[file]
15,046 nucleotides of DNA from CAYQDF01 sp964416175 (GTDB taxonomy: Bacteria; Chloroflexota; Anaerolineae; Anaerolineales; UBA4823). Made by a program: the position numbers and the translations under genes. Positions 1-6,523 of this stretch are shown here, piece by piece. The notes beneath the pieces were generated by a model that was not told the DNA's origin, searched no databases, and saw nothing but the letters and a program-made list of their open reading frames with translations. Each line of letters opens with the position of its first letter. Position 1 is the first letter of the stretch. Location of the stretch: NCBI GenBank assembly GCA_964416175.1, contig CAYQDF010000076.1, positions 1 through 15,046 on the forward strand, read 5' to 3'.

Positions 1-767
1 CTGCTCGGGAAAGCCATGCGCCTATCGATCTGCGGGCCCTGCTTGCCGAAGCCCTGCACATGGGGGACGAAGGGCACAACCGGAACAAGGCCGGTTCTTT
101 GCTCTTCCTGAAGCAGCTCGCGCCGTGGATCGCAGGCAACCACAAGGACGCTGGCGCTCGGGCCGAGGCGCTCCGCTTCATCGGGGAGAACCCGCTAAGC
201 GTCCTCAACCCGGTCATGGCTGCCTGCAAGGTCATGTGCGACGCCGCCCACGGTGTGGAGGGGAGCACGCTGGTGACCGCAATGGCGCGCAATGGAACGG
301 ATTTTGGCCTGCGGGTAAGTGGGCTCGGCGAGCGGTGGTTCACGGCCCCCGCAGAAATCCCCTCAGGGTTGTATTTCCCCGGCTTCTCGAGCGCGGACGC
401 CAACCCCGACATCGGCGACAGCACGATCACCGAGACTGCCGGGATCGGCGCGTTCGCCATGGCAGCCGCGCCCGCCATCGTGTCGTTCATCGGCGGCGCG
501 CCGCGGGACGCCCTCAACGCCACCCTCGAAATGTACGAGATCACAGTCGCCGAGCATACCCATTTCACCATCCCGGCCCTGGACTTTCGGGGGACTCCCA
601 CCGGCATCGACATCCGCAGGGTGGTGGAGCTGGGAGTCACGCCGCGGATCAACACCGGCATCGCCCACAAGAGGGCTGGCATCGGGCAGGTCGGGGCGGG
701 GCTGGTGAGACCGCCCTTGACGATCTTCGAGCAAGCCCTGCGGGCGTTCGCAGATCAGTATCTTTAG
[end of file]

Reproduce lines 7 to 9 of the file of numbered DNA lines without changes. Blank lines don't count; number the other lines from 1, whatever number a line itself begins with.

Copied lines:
401 CAACCCCGACATCGGCGACAGCACGATCACCGAGACTGCCGGGATCGGCGCGTTCGCCATGGCAGCCGCGCCCGCCATCGTGTCGTTCATCGGCGGCGCG
501 CCGCGGGACGCCCTCAACGCCACCCTCGAAATGTACGAGATCACAGTCGCCGAGCATACCCATTTCACCATCCCGGCCCTGGACTTTCGGGGGACTCCCA
601 CCGGCATCGACATCCGCAGGGTGGTGGAGCTGGGAGTCACGCCGCGGATCAACACCGGCATCGCCCACAAGAGGGCTGGCATCGGGCAGGTCGGGGCGGG